AT&T Illinois today announced professional basketball star Derrick Rose will help lead its new Illinois campaign to warn Illinois high school students against the dangers of texting and driving.
Rose will tape a public service announcement for AT&T designed to discourage teen drivers from texting while driving, and posters displaying his image with the message "I Don't Text When I Drive - It Can Wait" will be made available to Illinois high schools.
AT&T Illinois President Paul La Schiazza made the announcement with Rose at the Chicago premiere of AT&T's new documentary "The Last Text" that explores the dangers of texting and driving. Dignitaries including Gov. Pat Quinn, Secretary of State Jesse White, Illinois State Senate President John Cullerton, State Treasurer Dan Rutherford and Cook County Board President Toni Preckwinkle, attended the premiere and campaign launch.
Chicago and Illinois education officials are also supporting the program and attended the launch event, including Chicago Board of Education President Mary Richardson-Lowry, Illinois State Board of Education Chair Jesse H. Ruiz and representatives of the Illinois Principals Association and the Large Unit District Association.
"I have to be focused when I drive, whether it's on the court or on the road. That's why I don't text when I drive. I tell my friends: "It Can Wait," said Derrick Rose, professional basketball star and graduate of Chicago's Simeon Career Academy. "I'm proud to join AT&T's team and help lead this important campaign to warn teenage drivers in Illinois about the real dangers of texting while driving."
The AT&T "It Can Wait" campaign will focus on teen drivers in Illinois high schools. Other key elements of the campaign will include the company's powerful documentary, "The Last Text," and contests for Illinois high school students to take the pledge against texting and driving.
"Today society communicates instantly. Everyone loves talking and texting on mobile devices. But we want to ensure that drivers, especially teenage drivers, recognize the extreme danger of distracted driving. We need them to understand that when it comes to texting and driving, it can wait," said Paul La Schiazza, President of AT&T Illinois. "We are very pleased to be joined in our campaign by basketball Derrick Rose. As a native of Chicago and Illinois, Derrick's star power will help us reach more teenage drivers in this campaign."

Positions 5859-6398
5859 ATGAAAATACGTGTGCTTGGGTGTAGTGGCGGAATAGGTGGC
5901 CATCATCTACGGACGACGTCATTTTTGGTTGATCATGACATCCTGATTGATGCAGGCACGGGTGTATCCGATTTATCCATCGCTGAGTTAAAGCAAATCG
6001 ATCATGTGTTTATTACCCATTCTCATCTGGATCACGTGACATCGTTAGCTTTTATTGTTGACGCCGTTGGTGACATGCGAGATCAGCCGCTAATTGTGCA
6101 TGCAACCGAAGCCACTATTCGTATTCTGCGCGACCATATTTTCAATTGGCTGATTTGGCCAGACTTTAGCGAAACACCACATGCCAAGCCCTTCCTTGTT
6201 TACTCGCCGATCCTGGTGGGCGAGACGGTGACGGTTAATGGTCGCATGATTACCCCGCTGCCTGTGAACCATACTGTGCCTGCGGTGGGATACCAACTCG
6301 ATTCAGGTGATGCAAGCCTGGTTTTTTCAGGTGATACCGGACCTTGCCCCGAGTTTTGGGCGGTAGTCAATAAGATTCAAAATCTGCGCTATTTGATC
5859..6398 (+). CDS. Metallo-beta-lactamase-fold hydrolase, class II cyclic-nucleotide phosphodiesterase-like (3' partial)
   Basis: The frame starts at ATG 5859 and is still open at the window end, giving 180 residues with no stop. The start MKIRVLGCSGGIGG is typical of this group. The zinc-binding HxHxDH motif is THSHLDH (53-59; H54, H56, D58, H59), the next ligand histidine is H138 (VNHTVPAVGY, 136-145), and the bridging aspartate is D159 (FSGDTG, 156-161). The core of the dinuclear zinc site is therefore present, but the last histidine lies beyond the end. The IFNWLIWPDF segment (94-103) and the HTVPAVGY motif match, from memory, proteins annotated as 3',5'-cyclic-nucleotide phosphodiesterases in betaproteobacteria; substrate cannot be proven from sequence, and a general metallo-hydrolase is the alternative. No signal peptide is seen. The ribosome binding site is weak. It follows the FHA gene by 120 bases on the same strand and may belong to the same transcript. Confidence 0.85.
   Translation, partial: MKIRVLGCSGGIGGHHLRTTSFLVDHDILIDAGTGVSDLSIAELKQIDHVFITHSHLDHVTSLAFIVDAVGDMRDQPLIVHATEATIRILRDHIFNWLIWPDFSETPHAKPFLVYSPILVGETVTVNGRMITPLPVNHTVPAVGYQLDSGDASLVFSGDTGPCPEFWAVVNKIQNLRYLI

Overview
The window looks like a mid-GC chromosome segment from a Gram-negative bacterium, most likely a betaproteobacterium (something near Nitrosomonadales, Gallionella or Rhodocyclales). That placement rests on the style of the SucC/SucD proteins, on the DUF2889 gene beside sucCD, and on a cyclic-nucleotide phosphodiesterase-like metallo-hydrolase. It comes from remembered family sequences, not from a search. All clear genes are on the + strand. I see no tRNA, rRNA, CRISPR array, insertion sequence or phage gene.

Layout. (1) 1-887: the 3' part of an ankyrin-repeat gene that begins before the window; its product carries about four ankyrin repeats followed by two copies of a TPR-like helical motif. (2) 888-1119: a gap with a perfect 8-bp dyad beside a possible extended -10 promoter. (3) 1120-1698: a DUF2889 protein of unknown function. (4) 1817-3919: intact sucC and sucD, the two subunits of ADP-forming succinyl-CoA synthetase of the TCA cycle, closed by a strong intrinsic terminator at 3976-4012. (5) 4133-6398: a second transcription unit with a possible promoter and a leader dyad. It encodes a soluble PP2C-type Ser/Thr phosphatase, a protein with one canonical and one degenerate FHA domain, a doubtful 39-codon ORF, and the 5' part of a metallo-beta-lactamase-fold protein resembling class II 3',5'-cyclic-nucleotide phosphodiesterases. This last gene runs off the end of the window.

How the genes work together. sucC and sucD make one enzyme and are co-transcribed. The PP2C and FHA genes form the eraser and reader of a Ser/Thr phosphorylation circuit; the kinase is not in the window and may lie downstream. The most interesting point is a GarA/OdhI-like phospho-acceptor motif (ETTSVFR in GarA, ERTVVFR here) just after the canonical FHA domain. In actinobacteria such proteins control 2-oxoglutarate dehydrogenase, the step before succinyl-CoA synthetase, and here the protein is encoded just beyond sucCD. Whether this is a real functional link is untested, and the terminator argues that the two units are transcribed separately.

AT&T's "Texting and Driving -- It Can Wait" contest challenges Illinois high school students to become familiar with the dangers of texting while driving and encourages them to take the AT&T "Texting & Driving - It Can Wait" Pledge. By taking the pledge, students can demonstrate their commitment to not text while they are driving. Participating high schools that send the most text pledges with their individual school code can win prizes for after school or safe passage programs. In addition, any school that shows the AT&T "The Last Text" documentary to its students will be entered into a drawing to win prizes for after school or safe passage programs.
"Texting while driving makes our roads more dangerous for everyone, and that's why I have signed legislation to make it illegal." Governor Quinn said. "By waiting until you are no longer behind the wheel, you will make every driver and passenger safer."
"With the increased use of technological devices, distracted driving has become a serious problem in our state and in the nation," said Secretary of State Jesse White. "That's why as chairman of the state's Distracted Driving Task Force I pushed to initiate two important laws that have resulted in a ban on text messaging while driving and a ban on the use of a cell phone while driving in school and construction zones. While we have made progress and have seen traffic fatalities in Illinois drop, I remain committed to continue looking at ways to improve road safety."
"THE LAST TEXT" Documentary
The 10-minute piece is being distributed nationwide to schools, safety organizations, government agencies and more as part of AT&T's "It Can Wait" campaign. Each of the eight individuals included in the full-length reel volunteered their stories to help AT&T educate wireless customers - particularly youth - on the risks of tapping away on their cell phones in the car. The documentary can be viewed online at no charge on the AT&T "It Can Wait" website and on the AT&T YouTube page.
The documentary is supported by CTIA - The Wireless Association, The National Safety Council (NSC), National Organizations for Youth Safety (NOYS) and Family, Career and Community Leaders of America (FCCLA).
For additional information on AT&T's "It Can Wait" campaign, please visit www.att.com/txtingcanwait.